Topics: Guelph Treasure, Welfenschatz, Germany, SPK, Sullivan & Worcester LLP, Nicholas M. O'Donnell, Foreign Sovereign Immunities Act, FSIA, D.C. Circuit, Consortium, Genocide Convention, J.S. Goldschmidt, I. Rosenbaum, Z.M. Hackenbroch, Adolf Hitler, Hermann Goering, Prussia, Luftwaffe, Reichstag, Gestapo, flight taxes, Baltimore Sun, Markus Stoetzel, Mel Urbach, NS Raubkunst, Nazi-looted art
News Accompanied by Deafening Silence About Ongoing Restitution Policy Failures
The German government announced recently that it had returned an additional work of art found in the Salzburg home of Cornelius Gurlitt in connection with the 2013 revelation of Gurlitt’s trove of art originally in the possession of his late father Hildebrand. La Seine, vue du Pont-Neuf, au fond le Louvre by Camille Pissarro (1902) has been returned to the heirs of Max Heilbronn, from whom it was taken in 1942 in France. The accompanying announcement was of a piece with the ongoing fiasco of the Gurlitt affair: a press release touting the personal involvement of Germany’s Minister of Culture Monika Grütters, a self-serving but vague statement about commitments to restitution, and absolutely no explanation or update about what is happening to the hundreds of additional paintings and objects under investigation. The press release was also sure to mention an upcoming exhibition of Gurlitt collection works later this year. In sum, the announcement confirms precisely the opposite of its intended effect.
Topics: Cornelius Gurlitt, Hildebrand Gurlit, Gurlitt, Washington Conference Principles, Monika Grütters, Minister of Culture, Germany, Welfenschatz, Guelph Treasure, NS Raubkunst, Nazi-looted art, Kunstmuseum Bern, Taskforce Schwabinger Kunstfund, Gurlitt Taskforce
The decision on Friday to allow our clients’ claims to proceed against German and the Stiftung Preussischer Kulturbesitz for the restitution of the Guelph Treasure (or Welfenschatz) is ground-breaking in important respects, and a welcome part of a consistent progression in the law of sovereign immunity over claims for Nazi-looted art. As we noted in our initial reaction, it is the first decision in which a U.S. court has held that it has jurisdiction over Germany or an agency or instrumentality of it under the Foreign Sovereign Immunities Act (FSIA) for a claim to Nazi-looted or purchased art—though others have certainly tried—in this case finding the so-called expropriation exception applies. Critically, it recognizes that claims about forced sales in the early days of Nazi persecution indeed create jurisdiction. Moreover, the court agreed with our clients that Germany’s various excuses to avoid litigating the substance of a forced sale involving Hermann Goering based on pleas for deference or respect to the flawed Advisory Commission are no reason to dismiss the case.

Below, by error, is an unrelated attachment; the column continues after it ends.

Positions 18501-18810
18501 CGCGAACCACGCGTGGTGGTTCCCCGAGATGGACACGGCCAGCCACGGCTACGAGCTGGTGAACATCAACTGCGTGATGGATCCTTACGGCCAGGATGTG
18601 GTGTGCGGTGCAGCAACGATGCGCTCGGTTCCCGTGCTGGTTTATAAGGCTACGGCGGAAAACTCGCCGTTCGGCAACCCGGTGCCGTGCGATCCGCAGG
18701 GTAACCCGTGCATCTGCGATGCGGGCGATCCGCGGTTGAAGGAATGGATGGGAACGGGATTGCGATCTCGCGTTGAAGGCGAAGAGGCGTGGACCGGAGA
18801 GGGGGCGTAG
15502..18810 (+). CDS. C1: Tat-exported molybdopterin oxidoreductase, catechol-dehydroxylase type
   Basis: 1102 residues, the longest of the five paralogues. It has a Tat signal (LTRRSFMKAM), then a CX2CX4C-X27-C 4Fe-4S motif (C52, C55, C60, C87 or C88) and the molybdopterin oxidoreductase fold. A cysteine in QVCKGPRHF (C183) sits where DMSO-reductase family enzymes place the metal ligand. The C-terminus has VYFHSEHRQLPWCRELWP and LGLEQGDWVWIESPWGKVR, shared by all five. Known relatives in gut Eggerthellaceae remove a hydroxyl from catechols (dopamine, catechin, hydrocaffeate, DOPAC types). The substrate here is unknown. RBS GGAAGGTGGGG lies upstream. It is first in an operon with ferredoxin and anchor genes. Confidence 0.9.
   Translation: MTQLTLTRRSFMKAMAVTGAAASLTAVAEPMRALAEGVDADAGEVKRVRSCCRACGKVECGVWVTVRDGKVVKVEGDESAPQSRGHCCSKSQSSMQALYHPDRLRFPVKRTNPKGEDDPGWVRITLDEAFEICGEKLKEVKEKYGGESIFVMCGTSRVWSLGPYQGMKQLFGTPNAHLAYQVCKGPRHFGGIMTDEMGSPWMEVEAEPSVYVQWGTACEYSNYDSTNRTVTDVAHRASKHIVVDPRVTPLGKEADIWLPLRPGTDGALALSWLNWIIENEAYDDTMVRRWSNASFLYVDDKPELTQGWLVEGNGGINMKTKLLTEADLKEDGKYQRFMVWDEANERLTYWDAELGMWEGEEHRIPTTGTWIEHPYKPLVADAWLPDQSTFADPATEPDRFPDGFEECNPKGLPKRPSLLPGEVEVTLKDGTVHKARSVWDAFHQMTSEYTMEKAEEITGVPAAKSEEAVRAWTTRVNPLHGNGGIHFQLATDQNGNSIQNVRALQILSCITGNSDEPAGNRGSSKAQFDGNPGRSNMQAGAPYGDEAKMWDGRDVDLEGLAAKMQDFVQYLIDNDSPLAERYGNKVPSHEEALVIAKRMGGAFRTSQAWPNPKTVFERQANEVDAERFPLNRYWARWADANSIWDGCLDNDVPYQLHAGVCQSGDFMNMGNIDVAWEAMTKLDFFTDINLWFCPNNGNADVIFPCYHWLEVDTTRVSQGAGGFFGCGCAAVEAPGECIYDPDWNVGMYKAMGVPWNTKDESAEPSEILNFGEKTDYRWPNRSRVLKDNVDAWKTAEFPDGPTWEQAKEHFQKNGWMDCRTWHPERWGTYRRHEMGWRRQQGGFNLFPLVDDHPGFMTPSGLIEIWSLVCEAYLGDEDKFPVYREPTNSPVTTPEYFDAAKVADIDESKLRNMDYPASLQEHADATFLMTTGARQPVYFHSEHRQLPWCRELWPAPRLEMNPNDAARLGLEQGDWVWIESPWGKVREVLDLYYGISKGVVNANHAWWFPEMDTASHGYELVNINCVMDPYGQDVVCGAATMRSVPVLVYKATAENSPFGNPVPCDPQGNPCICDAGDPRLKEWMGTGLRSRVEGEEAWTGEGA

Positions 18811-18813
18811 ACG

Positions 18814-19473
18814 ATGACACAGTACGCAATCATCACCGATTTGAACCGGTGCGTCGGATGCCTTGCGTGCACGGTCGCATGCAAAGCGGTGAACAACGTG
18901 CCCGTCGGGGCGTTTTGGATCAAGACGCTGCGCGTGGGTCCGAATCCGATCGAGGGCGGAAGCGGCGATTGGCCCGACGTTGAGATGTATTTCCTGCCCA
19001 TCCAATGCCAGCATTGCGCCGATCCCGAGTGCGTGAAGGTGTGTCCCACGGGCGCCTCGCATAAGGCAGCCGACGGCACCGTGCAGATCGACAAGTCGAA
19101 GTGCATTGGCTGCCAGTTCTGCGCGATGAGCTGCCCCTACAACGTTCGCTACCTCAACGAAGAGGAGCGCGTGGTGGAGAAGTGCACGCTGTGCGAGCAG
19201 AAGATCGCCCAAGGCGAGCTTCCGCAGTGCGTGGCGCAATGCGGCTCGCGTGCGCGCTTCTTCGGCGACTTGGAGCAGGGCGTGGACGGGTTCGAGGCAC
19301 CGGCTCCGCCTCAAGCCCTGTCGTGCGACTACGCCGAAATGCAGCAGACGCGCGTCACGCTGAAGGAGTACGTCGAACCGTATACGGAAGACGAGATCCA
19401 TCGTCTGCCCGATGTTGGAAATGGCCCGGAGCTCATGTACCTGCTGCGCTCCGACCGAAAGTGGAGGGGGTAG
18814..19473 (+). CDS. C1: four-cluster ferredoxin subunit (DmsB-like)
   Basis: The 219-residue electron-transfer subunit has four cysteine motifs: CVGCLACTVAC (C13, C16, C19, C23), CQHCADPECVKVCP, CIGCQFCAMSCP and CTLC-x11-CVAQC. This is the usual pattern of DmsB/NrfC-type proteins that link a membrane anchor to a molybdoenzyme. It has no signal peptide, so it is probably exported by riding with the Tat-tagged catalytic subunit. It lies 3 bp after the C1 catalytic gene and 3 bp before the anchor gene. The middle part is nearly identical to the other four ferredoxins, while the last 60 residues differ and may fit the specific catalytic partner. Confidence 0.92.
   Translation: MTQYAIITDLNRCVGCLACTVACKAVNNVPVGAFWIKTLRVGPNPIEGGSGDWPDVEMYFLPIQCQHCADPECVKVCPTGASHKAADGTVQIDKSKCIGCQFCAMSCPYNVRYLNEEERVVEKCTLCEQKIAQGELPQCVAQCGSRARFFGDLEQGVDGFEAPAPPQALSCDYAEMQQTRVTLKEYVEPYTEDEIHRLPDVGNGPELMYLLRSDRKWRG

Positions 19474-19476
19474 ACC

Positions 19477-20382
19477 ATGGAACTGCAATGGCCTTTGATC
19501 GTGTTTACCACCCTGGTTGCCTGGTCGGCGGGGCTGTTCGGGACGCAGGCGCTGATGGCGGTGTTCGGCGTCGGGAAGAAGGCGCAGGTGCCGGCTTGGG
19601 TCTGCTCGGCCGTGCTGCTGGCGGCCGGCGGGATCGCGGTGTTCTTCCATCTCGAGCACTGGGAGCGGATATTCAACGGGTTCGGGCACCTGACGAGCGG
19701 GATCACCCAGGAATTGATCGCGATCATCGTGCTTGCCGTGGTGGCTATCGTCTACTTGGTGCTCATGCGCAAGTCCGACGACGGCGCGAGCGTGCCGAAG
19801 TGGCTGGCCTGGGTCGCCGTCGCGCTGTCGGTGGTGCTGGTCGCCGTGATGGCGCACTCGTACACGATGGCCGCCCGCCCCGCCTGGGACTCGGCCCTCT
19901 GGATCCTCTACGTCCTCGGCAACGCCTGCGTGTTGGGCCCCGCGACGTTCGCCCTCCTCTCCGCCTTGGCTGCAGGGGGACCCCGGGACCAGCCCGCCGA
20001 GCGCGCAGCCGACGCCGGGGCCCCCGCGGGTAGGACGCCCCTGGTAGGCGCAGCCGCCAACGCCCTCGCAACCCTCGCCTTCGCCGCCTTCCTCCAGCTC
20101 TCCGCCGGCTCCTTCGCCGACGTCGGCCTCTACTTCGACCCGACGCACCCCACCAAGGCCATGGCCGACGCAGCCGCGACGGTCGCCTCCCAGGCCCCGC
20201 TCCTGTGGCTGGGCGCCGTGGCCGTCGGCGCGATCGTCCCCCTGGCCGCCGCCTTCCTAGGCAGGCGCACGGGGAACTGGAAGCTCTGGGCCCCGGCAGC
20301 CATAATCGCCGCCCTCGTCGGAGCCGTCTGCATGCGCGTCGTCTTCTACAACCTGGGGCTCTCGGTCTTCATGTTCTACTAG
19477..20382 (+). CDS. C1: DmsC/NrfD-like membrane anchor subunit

Topics: Guelph Treasure, Welfenschatz, FSIA, Foreign Sovereign Immunities Act, NS Raubkunst, Nazi-looted art, Stiftung Preussischer Kulturbesitz, SPK, Germany, Advisory Commission, sovereign immunity, expropriation exception”, HEAR Act, Hermann Goering, Preemption
Under Landmark Ruling, Germany Must Now Defend Nazi-Looted Art Claims in U.S. Court
WASHINGTON (March 31, 2017)- The United States District Court for the District of Columbia has ruled that claims over the famed Guelph Treasure can proceed against Germany in a United States court. This is the first time Germany will have to defend itself in the U.S. against allegations of looted Nazi art and artifacts. The claims arise out of the 1935 forced sale by a consortium of Jewish art dealers to Hermann Goering’s minions of the famed collection of medieval artifacts known as the Guelph Treasure. The claims were filed by clients of Sullivan & Worcester LLP against the Federal Republic of Germany and the Prussian Cultural Heritage Foundation (the Stiftung Preussischer Kulturbesitz, or SPK). The court rejected the Defendants’ arguments that they are immune from suit and held that the Plaintiffs’ claims can be considered a taking of property in violation of international law for the purpose of evaluating the court’s jurisdiction over Germany and the SPK.. Jed Leiber, Alan Philipp, and Gerald Stiebel may now proceed to litigate their claims for their property’s rightful return. Leiber, Philipp, and Stiebel are also represented by S&W’s co-counsel in this matter, Markus Stötzel and Mel Urbach, experienced counselors in the return of Nazi-looted art who have been fighting this case for over eight years and who decried Germany continuing to defend the Nazis’ and Herman Goering’s theft from Jews.